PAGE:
Written by Kerry Wilkinson – Following the huge success of his three self-published novels Locked In, Vigilante and The Woman in Black, Think of the Children is Kerry Wilkinson’s first new book published since signing with the major international publisher Pan Macmillan. It’s the fourth book in the DS Jessica Daniel series and follows the detective as she investigates murders in Manchester. Pan Macmillan has now also published Wilkinson’s first three books both digitally and in print, and will be taking the DS Jessica Daniel series forward with two further novels after this release.
Whilst sitting in traffic on her way to work, the book opens with Jessica Daniel witnessing a car crash. First on the scene, she realises the driver is dead, but the biggest shock awaits her when she opens the car’s boot and discovers the body of a child wrapped in plastic.
The boy is identified as missing child Isaac Hutchings and as Jessica tries to uncover the identity of the driver she runs into problems – the car was stolen, the dead man is carrying no form of identification, and his prints are not stored on the system. The only clues as to his identification are a key and a map, which were found on the passenger seat of the car. Unfortunately, even more questions are raised when the map leads the detectives to a wooded area. Upon excavation Jessica and her team find a large, clear plastic bag containing a tidily folded light blue football shirt and a pair of jeans. The clothing is later identified as that belonging to Toby Whittaker, a child who went missing 14 years ago and who still hasn’t been found.
The key, meanwhile, is found to unlock an allotment shed. When searched, it appears to contain no gardening tools, but instead a metal desk pushed against the wall opposite the door with a swivel chair underneath. The desk drawer contains a pad of paper with a list of names written in blue ink. Chills are sent up Jessica’s spine when she sees that Isaac Hutchings is the first name on the list, written in neat block capital letters next to an address. It isn’t long before another child on the list goes missing and it becomes a race against time to find out who is spying on and kidnapping local children, and what relevance it has to a 14-year-old cold case.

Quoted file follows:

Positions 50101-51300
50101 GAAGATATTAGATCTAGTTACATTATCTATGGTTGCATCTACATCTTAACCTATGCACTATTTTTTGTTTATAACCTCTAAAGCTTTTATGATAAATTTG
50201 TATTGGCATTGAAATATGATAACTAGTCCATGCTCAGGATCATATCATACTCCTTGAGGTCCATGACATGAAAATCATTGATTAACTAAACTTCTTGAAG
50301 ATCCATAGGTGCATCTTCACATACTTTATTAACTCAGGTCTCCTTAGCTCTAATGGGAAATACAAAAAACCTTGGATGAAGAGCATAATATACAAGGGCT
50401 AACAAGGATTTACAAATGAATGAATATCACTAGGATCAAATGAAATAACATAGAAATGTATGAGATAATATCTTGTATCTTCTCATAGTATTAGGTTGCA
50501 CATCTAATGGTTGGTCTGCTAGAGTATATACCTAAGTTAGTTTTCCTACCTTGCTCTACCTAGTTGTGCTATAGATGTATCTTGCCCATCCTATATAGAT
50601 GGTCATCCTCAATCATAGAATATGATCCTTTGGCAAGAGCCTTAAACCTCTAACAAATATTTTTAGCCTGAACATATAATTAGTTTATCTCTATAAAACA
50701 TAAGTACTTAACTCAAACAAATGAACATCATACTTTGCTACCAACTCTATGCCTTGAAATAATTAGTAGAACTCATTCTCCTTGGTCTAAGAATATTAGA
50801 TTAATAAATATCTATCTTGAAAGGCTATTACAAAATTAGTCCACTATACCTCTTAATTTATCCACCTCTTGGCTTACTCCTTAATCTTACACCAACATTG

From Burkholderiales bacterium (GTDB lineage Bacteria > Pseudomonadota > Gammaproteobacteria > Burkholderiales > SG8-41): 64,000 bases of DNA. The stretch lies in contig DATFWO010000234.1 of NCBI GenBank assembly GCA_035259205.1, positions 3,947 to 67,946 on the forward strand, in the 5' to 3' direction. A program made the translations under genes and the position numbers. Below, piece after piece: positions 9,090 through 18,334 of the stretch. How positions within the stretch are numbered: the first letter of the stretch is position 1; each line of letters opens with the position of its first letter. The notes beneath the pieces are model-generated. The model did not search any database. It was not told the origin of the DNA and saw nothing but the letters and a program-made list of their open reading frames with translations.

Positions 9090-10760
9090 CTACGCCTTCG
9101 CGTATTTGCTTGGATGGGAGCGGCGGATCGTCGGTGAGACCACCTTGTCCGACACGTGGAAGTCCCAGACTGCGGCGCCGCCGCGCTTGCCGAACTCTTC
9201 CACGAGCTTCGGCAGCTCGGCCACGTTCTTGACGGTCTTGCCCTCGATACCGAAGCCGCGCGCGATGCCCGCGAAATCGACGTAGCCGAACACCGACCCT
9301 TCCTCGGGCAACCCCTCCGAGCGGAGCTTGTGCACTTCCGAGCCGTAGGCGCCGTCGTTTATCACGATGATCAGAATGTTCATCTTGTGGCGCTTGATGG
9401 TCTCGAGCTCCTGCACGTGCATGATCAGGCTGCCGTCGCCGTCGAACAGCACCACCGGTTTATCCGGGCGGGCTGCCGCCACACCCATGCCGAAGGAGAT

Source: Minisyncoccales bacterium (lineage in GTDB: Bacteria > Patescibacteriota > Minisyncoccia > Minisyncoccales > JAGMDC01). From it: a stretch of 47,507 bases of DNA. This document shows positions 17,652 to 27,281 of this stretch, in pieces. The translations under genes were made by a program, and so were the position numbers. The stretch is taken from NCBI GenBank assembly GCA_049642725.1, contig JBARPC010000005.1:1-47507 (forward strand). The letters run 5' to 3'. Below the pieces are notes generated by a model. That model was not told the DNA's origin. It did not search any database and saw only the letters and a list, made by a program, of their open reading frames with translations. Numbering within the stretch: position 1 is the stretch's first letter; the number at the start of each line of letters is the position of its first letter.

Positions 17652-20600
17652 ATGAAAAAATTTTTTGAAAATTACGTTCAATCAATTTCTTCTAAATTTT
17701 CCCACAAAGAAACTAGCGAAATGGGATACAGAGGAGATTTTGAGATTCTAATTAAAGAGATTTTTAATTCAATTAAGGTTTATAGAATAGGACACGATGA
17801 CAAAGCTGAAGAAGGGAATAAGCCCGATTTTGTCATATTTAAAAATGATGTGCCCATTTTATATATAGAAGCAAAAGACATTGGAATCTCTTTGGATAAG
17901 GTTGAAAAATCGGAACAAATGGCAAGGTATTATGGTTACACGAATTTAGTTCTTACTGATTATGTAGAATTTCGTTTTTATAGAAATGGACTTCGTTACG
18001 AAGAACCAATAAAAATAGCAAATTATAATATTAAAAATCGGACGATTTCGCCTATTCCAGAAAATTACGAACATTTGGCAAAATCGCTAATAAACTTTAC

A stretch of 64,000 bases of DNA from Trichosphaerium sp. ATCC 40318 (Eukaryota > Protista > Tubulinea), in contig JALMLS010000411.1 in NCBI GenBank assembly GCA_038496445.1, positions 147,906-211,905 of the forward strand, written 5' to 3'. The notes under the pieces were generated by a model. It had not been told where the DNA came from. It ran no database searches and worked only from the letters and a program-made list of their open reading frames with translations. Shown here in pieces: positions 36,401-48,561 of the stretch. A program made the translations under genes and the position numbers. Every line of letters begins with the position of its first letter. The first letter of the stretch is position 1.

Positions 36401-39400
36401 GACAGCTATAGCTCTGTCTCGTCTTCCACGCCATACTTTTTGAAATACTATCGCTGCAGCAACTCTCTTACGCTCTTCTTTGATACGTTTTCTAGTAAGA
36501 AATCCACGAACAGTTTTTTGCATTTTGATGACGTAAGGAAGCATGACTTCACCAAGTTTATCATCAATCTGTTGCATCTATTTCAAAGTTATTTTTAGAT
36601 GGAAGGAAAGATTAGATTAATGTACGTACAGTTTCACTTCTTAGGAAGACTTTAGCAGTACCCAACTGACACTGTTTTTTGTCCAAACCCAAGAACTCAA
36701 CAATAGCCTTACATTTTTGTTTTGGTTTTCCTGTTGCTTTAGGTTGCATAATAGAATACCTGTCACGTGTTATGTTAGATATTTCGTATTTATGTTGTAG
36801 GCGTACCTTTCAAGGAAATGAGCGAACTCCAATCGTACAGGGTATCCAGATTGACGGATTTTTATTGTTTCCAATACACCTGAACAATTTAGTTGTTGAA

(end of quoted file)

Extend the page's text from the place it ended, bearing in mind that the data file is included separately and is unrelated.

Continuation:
Jessica is a likeable character. She is an admirable cop who is completely immersed in her cases, living and breathing them. She has enjoyable banter with her partner Dave and a blossoming friendship with co-worker Izzy. These relationships serve to make Jessica seem more human and realistic as a character. However, I felt the romantic element between Jessica and boyfriend Adam didn’t contribute much to the storyline.
Think of the Children offers an interesting take on police politics where there is pressure from the top to not just close cases but look good whilst doing it, even if that means sweeping some things under the carpet. This is the fourth in the series and there are occasionally references to past events which are hard to understand, but generally it works well as a standalone novel. The book is too slow at some points, with some chapters pulling you along better than others, however on the whole it is both exciting and full of unexpected twists. It has a jaw-dropping ending that you won’t see coming.
CFL Rating: 3 Stars